College Students Pursue ‘Clean Energy’ Careers
Nowadays students are not oblivious to the hazards of global warming. They are quite keen on pursuing a ‘clean energy’ career. Now the concern about climate change is stimulating more undergraduate students to show interest in science and engineering. We can watch the trend of the rising interest in renewable energy. As leaders from various schools such as Arizona State University, Indiana University and the University of Colorado confirm that energy and sustainability are the hottest topics for their students. But another fact which can’t be guaranteed is whether their keenness for renewable energy will remain so into graduate school and further on in life.
Vijay K. Dhir is the dean of the engineering school at UCLA. He explains the situation, “We have a shortfall of people to do cutting-edge research and do the innovations we need. But the potential is there.”
Politicians too are creating a conducive environment for research and development. President Obama is quite keen on developing alternative energy. He is responsible for a multi-billion-dollar push to boost “clean energy.” It is thought that this step will create millions of jobs in clean and green energy field. The endeavor includes stepped-up support for graduate students doing research in the area.
If we watch the statistics of U.S. science scene, this country is struggling in the last two decades to produce enough scientists and engineers to meet demand. Students pursuing the graduate engineering programs dropped more than 5% from 2003 to 2005. But countries like China and South Korea are realizing the importance of science and technology and their number of students are swelling up, both in size and quality. Graduate science enrolments in the U.S. are also on the increase in the last two decades. But more than 50% of the seats are occupied by the foreign students, who don’t stay back in the country. Another catch is, the rate at which American workers with science and engineering proficiency retire is expected to triple over the next decade. Karen Harbert, is the executive vice president and managing director of the U.S. Chamber of Commerce’s Institute for 21st Century Energy. He says, “The most critical challenge over the long-term is people and brainpower.” Taking all these facts into account, the National Science Board said in a 2008, If that trend continues, “the rapid growth in [research and development] employment and spending that the United States has experienced since World War II may not be sustainable.”
Obama is pumping huge funds in the form of economic stimulus package. This package includes $20 billion for fundamental and applied science research. We are familiar with the fact that much of the research work is completed by graduate students. It may lead us to cheaper solar cells, more efficient wind turbines and longer-lasting batteries. Obama’s federal budget intends to triple the number of graduate research fellowships.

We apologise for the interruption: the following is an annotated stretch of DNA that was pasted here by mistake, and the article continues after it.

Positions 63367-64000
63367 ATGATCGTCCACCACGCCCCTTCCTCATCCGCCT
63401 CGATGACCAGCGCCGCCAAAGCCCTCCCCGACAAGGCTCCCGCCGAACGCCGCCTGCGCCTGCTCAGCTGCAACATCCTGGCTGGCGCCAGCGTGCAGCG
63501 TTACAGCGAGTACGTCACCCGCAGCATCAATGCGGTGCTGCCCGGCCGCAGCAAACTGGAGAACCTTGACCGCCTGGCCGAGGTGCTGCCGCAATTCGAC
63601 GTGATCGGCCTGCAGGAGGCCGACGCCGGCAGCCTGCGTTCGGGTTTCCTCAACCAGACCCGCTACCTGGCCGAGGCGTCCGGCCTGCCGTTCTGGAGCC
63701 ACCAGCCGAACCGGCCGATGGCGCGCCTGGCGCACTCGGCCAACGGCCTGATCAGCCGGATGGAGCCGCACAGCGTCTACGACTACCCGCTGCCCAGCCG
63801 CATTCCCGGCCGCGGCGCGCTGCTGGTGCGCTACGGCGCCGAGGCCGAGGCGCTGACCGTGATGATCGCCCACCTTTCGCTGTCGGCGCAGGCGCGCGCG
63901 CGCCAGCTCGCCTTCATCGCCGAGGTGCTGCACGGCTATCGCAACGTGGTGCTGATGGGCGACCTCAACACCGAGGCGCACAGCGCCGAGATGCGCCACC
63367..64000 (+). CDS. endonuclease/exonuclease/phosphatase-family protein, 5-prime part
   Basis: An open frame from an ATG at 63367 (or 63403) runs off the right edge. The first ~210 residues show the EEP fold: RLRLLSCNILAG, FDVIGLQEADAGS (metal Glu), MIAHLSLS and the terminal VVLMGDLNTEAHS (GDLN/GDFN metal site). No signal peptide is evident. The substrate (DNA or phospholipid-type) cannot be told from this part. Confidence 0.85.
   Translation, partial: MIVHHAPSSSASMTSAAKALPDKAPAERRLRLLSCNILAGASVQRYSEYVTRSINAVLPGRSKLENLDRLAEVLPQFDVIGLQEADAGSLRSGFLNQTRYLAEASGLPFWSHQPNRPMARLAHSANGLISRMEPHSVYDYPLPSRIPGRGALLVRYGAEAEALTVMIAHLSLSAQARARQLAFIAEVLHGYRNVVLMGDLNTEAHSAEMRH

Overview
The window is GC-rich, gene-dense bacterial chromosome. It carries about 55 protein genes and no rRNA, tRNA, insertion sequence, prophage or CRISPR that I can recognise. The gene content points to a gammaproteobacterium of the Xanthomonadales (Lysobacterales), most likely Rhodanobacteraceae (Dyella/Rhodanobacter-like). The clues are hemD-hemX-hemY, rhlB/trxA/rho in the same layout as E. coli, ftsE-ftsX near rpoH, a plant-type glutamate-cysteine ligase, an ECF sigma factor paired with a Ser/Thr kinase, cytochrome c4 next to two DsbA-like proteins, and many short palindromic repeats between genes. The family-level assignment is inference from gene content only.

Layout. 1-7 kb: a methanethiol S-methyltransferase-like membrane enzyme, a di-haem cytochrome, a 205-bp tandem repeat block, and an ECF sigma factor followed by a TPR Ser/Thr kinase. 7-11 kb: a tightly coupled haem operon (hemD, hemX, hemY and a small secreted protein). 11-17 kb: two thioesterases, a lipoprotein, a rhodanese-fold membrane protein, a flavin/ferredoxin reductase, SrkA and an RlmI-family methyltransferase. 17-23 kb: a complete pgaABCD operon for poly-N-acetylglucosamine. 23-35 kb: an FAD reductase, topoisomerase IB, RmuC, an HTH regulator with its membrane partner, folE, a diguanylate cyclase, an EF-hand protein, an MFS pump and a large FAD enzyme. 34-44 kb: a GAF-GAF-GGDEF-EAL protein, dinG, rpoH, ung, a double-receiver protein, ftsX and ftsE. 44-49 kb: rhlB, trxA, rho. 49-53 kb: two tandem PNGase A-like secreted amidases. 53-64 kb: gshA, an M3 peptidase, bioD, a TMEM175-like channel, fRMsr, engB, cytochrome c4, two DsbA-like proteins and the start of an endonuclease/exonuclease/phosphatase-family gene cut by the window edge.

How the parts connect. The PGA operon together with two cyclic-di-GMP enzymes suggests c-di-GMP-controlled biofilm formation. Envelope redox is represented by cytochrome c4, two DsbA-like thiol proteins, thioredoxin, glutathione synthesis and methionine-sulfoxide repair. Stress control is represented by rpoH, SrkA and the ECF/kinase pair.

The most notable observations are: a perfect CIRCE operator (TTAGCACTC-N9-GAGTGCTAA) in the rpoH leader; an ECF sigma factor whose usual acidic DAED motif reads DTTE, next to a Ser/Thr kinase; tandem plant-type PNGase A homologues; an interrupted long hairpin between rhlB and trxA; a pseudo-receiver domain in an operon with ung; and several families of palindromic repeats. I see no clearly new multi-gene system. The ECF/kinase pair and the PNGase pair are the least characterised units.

Yannis C. Yortsos is the engineering dean at USC. He says, “In the past, very talented kids would go into business school, to Wall Street, get big bonuses. That may not be the case for a while. They may go into engineering instead.” Yortsos has witnessed a rise in freshman and graduate-student interest in renewable energy research. He thinks that it is due to “social awareness” of sustainability issues and climate change. Loni Iverson, 21, a mechanical engineering senior at USC reaffirms Yannis C. Yortsos belief. He is assisting a professor’s research into fuel cells that run on bacteria. He says, “I became an engineer because of alternative energy and the potential it had to solve problems. In high school, I kept hearing about America’s dependence on foreign oil and the war in Iraq and gas prices rising.”
There is a strong link between patent productions and economic growth. Some really innovative patents emerge out of graduate research and start-up firms are needed to make the patented technologies commercially viable.
University presidents and deans are emphasizing on encouraging U.S. students to pursue science and engineering graduate degrees. They are also trying to retain the foreign students who often leaves due to quality jobs or legal complications involved in securing U.S. residence. According to Alice P. Gast, president of Lehigh University, the immigrant scientists and engineers who study in the U.S. seem to pursue risks and start new companies. Earlier Gast was vice president for research and associate provost at MIT. There she spotted a trend in a 2005 faculty newsletter that the university had seen a rapid increase in patent disclosures with at least one international student involved.
Obama’s energy secretary, Steven Chu, is in agreement that a bright future lies ahead for those going for alternative energy. He said in a recent interview that he sees “a new cadre of idealistic people who want to work on [energy] in any way they can.”
Chu is of the view that, “You have to start the long-term now. The long-term is being aware that a lot of students want to study science and engineering for this issue, to support them. That requires patience.”